Thanks for the insightful post and discussion. I'm still unclear about what you mean when you say you'd prefer a "measurement error" model approach to this. You wrote that you don't think the "10^-20 [prior] probability makes sense even as an illustration", but you said you liked Joseph's comment regarding E. T. Jaynes.

It sounds to me like the argument Jaynes makes about an extraordinary result like ESP resurrecting a "dead" hypothesis, such as measurement error, rests on the notion of an extremely unlikely prior probability. If you can accept this, then EJ Wagenmakers is incoporating that intuition formally, by using this prior in a Bayes-factor/hypothesis testing framework, which doesn't seem unreasonable if you buy Jaynes's original argument. It's hard (for me) to think of other Bayesian frameworks where this highly unlikely prior can be incorporated, to have a formal correlate of the idea that "ESP is incredibly unlikely".

In any case, would love to hear what are some of your proposed methods for this case, since it comes up a lot. EJ Wagenmakers wrote that "Experimental psychologists want to test hypotheses: did my experimental manipulation work or did it not work?…Usually, experimental psychologists are not interested in parameter estimation." In my view, this statement holds equally well for experimental biologists who try to use statistics for their own experiments or in genomics. They want to do (or think they want to do) the sort of things the ESP paper does. If the Bayes factor approach is not the one you prefer, I'd be very curious to hear about any alternatives — even if you think they don't fully solve the problem, which probably no current models do.

Thanks very much. –YK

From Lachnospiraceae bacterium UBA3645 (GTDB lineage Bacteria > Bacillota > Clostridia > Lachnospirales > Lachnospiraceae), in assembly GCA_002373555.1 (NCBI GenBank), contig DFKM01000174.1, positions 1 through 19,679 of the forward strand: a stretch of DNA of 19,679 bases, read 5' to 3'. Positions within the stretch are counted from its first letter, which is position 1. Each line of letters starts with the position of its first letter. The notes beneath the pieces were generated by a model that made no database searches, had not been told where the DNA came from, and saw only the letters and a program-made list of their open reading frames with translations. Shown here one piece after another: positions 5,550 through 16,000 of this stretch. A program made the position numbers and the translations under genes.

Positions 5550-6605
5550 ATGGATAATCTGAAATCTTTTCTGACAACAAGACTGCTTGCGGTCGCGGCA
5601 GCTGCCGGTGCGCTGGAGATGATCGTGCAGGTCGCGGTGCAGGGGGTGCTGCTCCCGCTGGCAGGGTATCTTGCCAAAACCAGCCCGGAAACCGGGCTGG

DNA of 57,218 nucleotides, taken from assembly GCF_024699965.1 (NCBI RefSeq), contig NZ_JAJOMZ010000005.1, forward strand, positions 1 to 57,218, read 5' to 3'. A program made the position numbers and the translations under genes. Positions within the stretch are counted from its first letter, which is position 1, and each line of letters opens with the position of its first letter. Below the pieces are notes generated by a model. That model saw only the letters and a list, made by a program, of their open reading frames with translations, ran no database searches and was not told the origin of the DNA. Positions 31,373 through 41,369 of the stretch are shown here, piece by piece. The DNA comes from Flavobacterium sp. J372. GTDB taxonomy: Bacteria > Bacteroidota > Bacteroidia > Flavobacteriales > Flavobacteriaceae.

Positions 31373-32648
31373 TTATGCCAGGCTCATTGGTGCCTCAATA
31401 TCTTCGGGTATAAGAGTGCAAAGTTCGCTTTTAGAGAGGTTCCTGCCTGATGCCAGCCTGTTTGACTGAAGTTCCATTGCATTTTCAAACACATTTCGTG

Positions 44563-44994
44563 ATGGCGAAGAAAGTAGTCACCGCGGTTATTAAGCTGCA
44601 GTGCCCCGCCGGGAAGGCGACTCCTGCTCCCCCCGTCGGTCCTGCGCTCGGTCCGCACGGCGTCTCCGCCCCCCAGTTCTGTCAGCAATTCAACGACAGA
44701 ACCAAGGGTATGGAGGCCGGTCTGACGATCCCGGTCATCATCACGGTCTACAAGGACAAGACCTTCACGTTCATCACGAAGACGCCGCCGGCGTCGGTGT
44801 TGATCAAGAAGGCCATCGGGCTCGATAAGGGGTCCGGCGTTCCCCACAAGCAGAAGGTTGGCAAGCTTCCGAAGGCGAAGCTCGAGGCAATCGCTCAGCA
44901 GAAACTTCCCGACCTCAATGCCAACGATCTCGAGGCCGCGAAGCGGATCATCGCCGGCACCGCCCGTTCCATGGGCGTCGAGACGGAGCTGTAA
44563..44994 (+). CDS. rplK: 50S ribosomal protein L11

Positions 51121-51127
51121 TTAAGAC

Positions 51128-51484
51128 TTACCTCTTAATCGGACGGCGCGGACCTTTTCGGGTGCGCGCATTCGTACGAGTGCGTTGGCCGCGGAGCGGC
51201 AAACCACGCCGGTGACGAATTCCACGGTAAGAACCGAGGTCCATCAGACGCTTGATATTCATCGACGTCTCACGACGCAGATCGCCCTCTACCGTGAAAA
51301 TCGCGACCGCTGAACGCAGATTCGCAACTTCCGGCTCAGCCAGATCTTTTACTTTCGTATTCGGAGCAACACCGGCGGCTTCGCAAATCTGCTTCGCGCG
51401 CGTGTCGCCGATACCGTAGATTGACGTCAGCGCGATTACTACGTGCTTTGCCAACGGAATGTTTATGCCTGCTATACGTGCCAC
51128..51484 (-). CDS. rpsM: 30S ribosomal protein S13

YK:

I'll have to think more about problems like the ESP study. Some of my ideas on inference for small effects are in this article and this presentation.

But there is another issue regarding Bem’s paper which is outside of the domain of statistics. Why do so many people passionately believe in ESP even though there has never been any credible evidence for it outside of a low p-value? Perhaps the answer lies in a weird perversion of the notion of democratic opinion. If ESP exists then physical laws, the specialty of the scientifically and mathematically educated, no longer hold and everyone has an equal say. Beauty may lie in the eyes of the beholder, but it is incontestable that the speed of light is approximately 299,792,458 meters per second, the harmonic series diverges and the planet on which we reside is considerably older than a few thousand years. Such items are not up for a vote and should not be subject to the ballot box of public estimation.

Hi Paul, long time no see!

Slight clarification, which you know for sure. The speed of light in the SI system is EXACTLY 299,792,456 m/s, by definition. (The meter is defined by this constant).

Oops, typo. 299,792,458 m/s. Fat finger syndrome.